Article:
Another study also investigated the prevalence of thrush in breastfeeding women. The study was published in the Journal of Obstetric, Gynecologic, & Neonatal Nursing [34.1 (2005): 37-45] and included 100 lactating women and their babies, and 40 non-lactating, non-pregnant women who served as controls. At two weeks after birth, samples of the women’s skin were taken, and oral samples from the infants were collected as well. The group of 100 women who were lactating had 23% test positive for Candida and 20% had an active thrush infection of the breast. Concerning the babies, 20% of them were positive for oral thrush. The following image shows these statistics broken down in a simple graph:
Naturally Cure Breastfeeding Thrush
One safe, natural method you can use to eliminate breastfeeding thrush is to use a few natural antifungal food items directly on the infected area of the breast. Just go purchase some coconut oil, garlic bulbs, and cinnamon powder. All three of these foods are proven to stop Candida growth; and, small amounts of each can be powerful treatments. To start, simply take the garlic and remove the outer papery hull until you have just the cloves. Throw the cloves into your blender and mix them up thoroughly; let it sit for about 5 minutes before you take it out of the blender. Mixing garlic like this is important as garlic contains alliin and alliinase; and, when you crush garlic these two chemicals combine and form allicin--which is a powerful medicinal chemical.
Next, pour coconut oil into a small bowl and dump in a generous amount of cinnamon powder in. Take the mixed garlic from the blender and put it in the bowl as well. Mix these three ingredients thoroughly. You may not need to make too much each time. Once this mixture is made, simply apply it directly to the affected part of the breast. You may want to take a piece of absorbent material and soak it in this mixture; then, tape it onto your breast so the natural mixture you made stays in contact with the Candida colonized area of the skin. You may have to keep this treatment up for a few days before you start getting results. You can also substitute honey in place of the coconut oil if you want something that sticks a little bit better. Honey may work best for treating breast thrush at night while you sleep! All of these natural items do go to work and stop Candida development; and, Candida Hub has information about all these natural items. If you have some time you may want to read up on them:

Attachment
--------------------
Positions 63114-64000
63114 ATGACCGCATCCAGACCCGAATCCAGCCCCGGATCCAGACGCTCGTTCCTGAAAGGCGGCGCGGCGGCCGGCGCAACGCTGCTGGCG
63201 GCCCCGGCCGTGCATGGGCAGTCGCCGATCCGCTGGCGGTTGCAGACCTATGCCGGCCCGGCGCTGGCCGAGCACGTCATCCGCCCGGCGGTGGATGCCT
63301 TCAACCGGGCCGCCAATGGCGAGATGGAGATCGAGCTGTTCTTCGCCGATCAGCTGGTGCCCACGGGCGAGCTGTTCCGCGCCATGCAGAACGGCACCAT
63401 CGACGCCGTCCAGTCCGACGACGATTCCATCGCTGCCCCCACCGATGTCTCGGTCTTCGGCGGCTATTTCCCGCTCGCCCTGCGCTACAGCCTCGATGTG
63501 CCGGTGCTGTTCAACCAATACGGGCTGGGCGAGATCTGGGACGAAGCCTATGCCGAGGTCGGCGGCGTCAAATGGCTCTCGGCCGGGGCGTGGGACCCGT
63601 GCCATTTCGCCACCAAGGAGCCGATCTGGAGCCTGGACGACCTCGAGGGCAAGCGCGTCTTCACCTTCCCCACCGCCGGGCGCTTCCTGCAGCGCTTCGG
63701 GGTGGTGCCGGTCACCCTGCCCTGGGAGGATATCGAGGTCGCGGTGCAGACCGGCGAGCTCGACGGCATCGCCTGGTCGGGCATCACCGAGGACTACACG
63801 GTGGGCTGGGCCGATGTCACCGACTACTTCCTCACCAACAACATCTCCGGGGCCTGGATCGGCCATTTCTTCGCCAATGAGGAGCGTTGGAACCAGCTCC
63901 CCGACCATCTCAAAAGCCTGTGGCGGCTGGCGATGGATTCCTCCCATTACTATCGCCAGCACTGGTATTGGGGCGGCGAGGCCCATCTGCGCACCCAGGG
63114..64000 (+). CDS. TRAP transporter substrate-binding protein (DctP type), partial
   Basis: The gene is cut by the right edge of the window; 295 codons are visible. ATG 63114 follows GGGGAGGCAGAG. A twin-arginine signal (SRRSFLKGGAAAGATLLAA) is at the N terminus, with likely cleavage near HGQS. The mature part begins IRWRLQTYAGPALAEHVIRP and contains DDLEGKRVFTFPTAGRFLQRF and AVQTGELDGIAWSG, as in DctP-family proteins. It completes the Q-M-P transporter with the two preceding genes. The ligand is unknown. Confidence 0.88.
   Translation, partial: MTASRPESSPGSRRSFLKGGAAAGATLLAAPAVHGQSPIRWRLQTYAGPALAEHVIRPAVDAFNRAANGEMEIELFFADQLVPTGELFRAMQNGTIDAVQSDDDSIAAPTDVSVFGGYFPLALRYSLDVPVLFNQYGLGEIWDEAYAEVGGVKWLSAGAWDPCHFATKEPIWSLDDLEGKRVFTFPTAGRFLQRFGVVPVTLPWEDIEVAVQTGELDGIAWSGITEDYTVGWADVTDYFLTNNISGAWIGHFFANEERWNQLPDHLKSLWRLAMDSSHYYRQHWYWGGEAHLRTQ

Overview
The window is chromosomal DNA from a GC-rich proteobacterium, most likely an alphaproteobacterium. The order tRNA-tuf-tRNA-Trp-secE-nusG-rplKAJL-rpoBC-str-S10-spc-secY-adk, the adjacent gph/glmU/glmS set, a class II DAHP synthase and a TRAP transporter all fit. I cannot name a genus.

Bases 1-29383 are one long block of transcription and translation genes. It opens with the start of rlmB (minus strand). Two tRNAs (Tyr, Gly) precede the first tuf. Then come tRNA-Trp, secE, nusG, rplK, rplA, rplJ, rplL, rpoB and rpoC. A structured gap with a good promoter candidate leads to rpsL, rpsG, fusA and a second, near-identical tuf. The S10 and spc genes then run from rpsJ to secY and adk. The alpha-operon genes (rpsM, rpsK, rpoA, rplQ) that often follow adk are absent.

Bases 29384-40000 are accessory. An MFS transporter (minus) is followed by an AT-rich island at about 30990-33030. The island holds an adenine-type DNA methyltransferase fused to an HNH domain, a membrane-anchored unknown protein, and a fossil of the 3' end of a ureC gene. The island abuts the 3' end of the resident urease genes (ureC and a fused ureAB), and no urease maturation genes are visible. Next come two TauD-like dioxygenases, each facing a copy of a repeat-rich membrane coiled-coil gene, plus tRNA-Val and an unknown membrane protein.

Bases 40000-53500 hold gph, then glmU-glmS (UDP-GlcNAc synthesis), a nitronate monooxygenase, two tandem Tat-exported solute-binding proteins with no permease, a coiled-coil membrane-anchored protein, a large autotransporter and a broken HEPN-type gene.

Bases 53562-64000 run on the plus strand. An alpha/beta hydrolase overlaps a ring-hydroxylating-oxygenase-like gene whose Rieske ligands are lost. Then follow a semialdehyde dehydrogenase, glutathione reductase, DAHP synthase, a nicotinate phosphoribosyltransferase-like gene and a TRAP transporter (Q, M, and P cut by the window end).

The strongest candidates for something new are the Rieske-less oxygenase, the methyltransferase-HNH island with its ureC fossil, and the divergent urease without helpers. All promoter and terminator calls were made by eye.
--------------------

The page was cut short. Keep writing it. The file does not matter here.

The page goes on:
- Garlic for Yeast Infection
- Honey for Yeast Infection
- Cinnamon Powder for Yeast Infection
- Coconut Oil for Yeast Infection
Just remember to wash off the breast and nipple before you start nursing your baby again. The strong concentration of garlic in this remedy isn’t going to taste good to your baby, and could cause them discomfort. Before you use any natural remedy on your baby, make sure you consult a certified pediatric physician! This remedy is just for the moms; not the babies!
Other Causes of Nipple Pain During Breastfeeding
If you are having nipple pain, do not jump to the conclusion that the pain is a result of Candida. In many cases, simply improving your breastfeeding technique will be enough to end nipple pain. An informative study published in the International Journal of Dermatology [51.10 (2012): 1149-1161] discussed some common causes women experience nipple pain. And, nipple yeast infection is not one of the major causes! Here are the problems that lead to nipple pain in breastfeeding moms as described by this journal:
- Improper breastfeeding technique. Poor latching on of the infant (improper positioning of the baby’s mouth on the mother’s nipple) is considered to be the most common cause of breastfeeding related nipple pain. If the baby is not positioned correctly, and suckels intensely, the mechanical stress exerted on the nipple can lead to skin trauma and abrasions. Correct suckling will include the baby pushing their tongue over their lower gum and curving the tongue around the nipple. If this is not happening, the resulting nipple damage can cause pain (Geddes, et al.; 2008).
- Physical oral anomalies in the baby. Birth defects in the baby’s mouths like a short frenulum (the skin ridge below the tongue that attaches the tongue to the base of the mouth; and, can limit movement of the tongue if it is too short. Medically this condition is known as ankyloglossia), or cleft palate or lip can cause significant mechanical stress to be placed on the nipple. This stress can cause irritation of the nipple and possibly lead to a bacterial or fungal infection of the nipple. Babies who have a short frenulum frequently have difficulties with breastfeeding; such as poor attachment to the nipple, inability to remove enough milk from the breast, and lower weight gain. Geddes, et al., in their 2008 Pediatrics study, found that surgical correction of short frenulums greatly helped improve breastfeeding and reduced associated pain.